Since the cloning of one component of telomerase (i.e. its RNA template used for new repeat addition) in 1985 by Elizabeth Blackburn and her then graduate student Carol Greider, the field of telomere biology has vastly expanded [1, 3, 4]. Tom Cech (Nobel Prize 1989) cloned the catalytic component of the enzyme telomerase and others have shown that telomerase is a complex consisting of many other proteins regulating it structure and function. With the discovery of their sequences, telomere length and telomerase expression or activity can now be measured and these measurements can be used as tools for diagnostics and physiological association studies. For example, there is now strong evidence of the association of telomere shortening or dysfunction, replication potential of cells, and increased risk of several age-related diseases [2, 6, 7]. Moreover, the evidence for a link between telomeres and cellular lifespan was obtained when the catalytic component of telomerase was introduced into normal human cells that ordinarily lack telomerase and these cells bypassed the Hayflick limit of cellular aging [8]. Ever since McClintock’s ground-breaking discoveries in maize, further investigations into telomere function in plants and other model organisms continue to aid in our basic understanding of how telomeres function in cells [9].

For modern medicine another key discovery has been the finding that telomeres are maintained in cancer cells which facilitates their immortal status [reviewed in 1]. This has led to investigations into how telomerase is normally active only in germ cells and stem-like cells yet repressed in most of our somatic cells. The possibility that the telomere maintenance pathway could be a target in cancer has also been investigated by multiple laboratories.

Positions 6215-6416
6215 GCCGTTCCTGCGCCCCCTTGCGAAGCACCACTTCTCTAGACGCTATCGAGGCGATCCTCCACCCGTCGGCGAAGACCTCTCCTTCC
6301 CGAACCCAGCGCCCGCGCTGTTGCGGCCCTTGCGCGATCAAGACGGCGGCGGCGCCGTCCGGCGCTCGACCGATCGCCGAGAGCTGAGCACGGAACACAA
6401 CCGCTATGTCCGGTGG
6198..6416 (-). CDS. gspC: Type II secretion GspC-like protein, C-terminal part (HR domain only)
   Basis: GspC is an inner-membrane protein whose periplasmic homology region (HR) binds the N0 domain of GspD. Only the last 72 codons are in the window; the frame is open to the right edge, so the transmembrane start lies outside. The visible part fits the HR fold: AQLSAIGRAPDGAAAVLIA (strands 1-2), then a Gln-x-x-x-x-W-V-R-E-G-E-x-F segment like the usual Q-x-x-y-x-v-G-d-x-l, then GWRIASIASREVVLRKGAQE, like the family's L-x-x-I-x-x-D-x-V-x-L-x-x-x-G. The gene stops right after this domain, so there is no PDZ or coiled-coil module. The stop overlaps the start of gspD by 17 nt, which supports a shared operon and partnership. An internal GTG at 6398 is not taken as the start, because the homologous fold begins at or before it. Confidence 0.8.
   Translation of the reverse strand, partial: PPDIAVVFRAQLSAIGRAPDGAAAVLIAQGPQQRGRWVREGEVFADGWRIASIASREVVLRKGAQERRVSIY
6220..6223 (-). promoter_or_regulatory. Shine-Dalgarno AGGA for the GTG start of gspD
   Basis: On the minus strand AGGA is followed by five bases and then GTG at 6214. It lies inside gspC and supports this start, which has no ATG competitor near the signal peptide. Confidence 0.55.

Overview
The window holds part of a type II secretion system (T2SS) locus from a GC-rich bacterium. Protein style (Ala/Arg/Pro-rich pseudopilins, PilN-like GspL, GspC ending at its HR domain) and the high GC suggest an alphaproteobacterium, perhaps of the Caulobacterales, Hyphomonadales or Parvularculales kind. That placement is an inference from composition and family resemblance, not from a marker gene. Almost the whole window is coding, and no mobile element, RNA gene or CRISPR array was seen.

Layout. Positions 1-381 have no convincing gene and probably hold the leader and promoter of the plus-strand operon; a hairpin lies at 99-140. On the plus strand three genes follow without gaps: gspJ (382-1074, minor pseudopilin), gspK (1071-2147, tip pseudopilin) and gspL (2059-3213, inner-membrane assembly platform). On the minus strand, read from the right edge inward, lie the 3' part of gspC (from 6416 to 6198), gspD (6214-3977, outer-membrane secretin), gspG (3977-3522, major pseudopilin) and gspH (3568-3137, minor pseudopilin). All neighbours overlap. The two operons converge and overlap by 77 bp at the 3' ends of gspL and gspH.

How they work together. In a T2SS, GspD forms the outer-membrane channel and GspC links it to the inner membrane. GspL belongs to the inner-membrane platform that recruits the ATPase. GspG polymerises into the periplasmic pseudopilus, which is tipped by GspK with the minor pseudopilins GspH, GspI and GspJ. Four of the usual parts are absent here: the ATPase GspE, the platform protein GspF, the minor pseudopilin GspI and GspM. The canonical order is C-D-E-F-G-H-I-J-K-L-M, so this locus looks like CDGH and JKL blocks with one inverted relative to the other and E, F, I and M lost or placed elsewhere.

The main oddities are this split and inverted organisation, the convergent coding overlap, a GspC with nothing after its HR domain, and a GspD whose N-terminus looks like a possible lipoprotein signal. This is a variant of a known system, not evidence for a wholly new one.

The impact of these discoveries on modern medicine is becoming better understood. Given the accumulating new evidence on the role of telomeres in cellular biology and human health, it is timely to conduct a review series on telomeres and telomerase hosted by the Journal of Cellular and Molecular Medicine. In this review series, several researchers assess the current status and future perspectives of the field, ranging from telomere replication, diagnostics, molecular genetics, genetic diseases associated with dysfunctional telomerase and therapeutic targeting of telomeres and telomerase for age-related diseases such as cancer. Even though telomeres and telomerase have been studied for decades, the field is continually producing novel breakthroughs that have significant potential to influence human health and treatment. Therefore, we have not seen the end of the telomere and how it can have an effect on biology and medicine.

Conflict of interest

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The author confirms that there are no conflicts of interest.

References